The Bank of England has today slashed interest rates by one-and-a-half per cent in an attempt to stave off recession.
With 150 basis points shaved off, the bank rate now stands at 3 per cent. That’s the lowest it’s been since 1955.
The news will come as a shock to much of the business world. Analysts earlier this week called for a full per cent drop yet debated the probability of three quarters. That was after the Purchasing Managers’ Index revealed another heavy contraction in the manufacturing industry in October following record lows the previous month.
In its official statement, the Bank of England said: “Since the beginning of the year, the Committee has set Bank Rate to balance two risks to the inflation outlook. The downside risk was that a sharp slowdown in the economy, associated with weak real income growth and the tightening in the supply of credit, pulled inflation materially below the target.
“The upside risk was that above-target inflation persisted for a sustained period because of elevated inflation expectations. In recent weeks, the risks to inflation have shifted decisively to the downside. As a consequence, the Committee has revised down its projected outlook for inflation which, at prevailing market interest rates, contains a substantial risk of undershooting the inflation target.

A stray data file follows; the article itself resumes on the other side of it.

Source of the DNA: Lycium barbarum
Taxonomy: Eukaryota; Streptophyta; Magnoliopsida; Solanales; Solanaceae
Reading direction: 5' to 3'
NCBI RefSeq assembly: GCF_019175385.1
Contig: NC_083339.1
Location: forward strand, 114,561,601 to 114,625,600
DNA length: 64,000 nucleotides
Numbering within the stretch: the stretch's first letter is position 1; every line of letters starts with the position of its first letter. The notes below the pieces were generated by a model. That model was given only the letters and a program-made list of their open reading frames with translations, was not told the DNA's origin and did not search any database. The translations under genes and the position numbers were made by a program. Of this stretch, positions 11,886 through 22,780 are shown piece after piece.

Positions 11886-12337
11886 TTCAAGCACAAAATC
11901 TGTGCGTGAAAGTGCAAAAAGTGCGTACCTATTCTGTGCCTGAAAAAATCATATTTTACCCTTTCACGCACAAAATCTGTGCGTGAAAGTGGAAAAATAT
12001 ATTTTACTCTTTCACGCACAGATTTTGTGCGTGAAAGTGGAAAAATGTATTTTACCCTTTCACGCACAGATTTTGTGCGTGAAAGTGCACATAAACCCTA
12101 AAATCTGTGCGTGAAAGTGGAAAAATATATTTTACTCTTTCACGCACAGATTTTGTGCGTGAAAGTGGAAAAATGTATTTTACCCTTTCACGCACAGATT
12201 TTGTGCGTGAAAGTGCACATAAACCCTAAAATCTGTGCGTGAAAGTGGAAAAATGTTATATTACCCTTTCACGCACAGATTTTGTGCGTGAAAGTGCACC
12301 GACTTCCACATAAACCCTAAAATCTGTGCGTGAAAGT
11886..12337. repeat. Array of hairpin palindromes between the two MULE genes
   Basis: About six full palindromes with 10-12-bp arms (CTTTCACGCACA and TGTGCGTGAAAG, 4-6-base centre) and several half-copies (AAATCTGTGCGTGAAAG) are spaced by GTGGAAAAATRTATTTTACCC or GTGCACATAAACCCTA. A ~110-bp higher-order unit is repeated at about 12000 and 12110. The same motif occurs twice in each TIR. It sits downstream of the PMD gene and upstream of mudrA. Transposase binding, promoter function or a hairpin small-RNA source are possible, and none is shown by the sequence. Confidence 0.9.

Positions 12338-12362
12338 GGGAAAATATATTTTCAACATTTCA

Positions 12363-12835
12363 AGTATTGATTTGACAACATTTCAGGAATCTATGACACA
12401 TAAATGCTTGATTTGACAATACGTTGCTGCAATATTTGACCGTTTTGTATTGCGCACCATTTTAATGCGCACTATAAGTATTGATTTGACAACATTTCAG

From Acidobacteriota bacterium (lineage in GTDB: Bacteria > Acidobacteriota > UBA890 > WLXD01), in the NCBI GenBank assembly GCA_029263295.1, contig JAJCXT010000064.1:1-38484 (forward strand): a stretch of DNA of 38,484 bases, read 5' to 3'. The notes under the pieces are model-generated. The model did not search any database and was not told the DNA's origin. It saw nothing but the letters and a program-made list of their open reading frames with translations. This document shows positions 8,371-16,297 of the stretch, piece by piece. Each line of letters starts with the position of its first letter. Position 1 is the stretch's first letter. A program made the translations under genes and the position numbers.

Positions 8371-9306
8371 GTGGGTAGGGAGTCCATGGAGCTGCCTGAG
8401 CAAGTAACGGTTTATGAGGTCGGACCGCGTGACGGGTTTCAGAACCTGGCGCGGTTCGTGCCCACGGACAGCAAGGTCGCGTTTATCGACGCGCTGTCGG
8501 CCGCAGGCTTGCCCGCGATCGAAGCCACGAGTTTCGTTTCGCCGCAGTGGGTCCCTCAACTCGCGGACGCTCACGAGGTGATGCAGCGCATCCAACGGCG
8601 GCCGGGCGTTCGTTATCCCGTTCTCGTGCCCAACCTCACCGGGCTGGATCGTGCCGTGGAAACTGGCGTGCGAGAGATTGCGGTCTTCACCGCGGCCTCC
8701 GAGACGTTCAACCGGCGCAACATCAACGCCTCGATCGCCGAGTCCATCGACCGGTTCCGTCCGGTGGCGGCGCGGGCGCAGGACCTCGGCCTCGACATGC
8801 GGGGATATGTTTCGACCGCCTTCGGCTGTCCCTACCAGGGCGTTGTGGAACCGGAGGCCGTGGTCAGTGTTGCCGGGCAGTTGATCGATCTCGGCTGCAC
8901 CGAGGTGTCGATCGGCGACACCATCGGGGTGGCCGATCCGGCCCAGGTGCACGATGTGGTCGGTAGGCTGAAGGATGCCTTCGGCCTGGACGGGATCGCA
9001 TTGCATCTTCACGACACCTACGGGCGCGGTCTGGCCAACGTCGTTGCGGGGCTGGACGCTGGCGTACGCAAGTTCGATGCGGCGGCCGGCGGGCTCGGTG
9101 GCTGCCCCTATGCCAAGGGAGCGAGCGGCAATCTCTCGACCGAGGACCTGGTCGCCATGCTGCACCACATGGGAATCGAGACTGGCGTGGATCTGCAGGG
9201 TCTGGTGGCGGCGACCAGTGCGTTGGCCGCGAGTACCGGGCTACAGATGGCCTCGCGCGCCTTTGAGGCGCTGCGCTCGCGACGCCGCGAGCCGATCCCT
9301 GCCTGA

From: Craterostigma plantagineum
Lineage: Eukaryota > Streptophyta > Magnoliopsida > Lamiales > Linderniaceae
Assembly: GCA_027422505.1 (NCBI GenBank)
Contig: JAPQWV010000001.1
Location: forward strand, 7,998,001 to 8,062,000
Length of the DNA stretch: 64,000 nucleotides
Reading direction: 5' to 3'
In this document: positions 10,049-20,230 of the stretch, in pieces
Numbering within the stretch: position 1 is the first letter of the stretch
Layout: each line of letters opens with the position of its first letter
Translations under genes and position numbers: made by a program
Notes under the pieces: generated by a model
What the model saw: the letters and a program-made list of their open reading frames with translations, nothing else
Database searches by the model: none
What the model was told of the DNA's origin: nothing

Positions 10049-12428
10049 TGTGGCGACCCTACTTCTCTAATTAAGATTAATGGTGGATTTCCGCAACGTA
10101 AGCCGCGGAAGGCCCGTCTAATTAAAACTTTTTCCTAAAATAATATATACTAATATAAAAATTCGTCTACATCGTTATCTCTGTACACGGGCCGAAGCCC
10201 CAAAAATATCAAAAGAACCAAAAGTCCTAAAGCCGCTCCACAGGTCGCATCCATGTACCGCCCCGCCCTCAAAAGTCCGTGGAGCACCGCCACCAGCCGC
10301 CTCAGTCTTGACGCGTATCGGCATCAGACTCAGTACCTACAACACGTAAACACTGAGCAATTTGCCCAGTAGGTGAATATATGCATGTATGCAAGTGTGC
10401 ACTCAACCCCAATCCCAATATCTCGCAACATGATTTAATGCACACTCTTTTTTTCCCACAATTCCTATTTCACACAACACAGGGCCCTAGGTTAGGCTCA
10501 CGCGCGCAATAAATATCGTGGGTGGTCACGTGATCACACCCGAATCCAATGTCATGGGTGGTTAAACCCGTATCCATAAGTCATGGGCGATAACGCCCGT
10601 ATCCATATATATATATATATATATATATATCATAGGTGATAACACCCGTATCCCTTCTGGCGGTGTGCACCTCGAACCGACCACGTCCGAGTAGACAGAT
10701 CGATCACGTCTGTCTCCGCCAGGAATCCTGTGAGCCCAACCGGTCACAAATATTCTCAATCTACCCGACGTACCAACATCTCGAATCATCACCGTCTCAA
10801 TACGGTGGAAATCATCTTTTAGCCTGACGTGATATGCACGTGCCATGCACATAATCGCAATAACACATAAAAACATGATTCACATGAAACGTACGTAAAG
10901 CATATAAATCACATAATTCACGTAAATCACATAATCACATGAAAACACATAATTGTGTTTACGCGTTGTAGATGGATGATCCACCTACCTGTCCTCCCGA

“At its November meeting, the Committee therefore judged that a significant reduction in Bank Rate was necessary now in order to meet the 2% target for CPI inflation in the medium term, and accordingly lowered Bank Rate by 1.5 percentage points to 3.0%.”
Lloyds’ mortgaging arm Cheltenham and Gloucester is promising to pass on the full percent and a half drop onto its variable rate mortgage customers and this type of move was backed by Prime Minister, Gordon Brown. “What we’ve been trying to do over the last few weeks is get the liquidity into the system, recapitalise our banks and then get them to resume the lending that is necessary,” he said.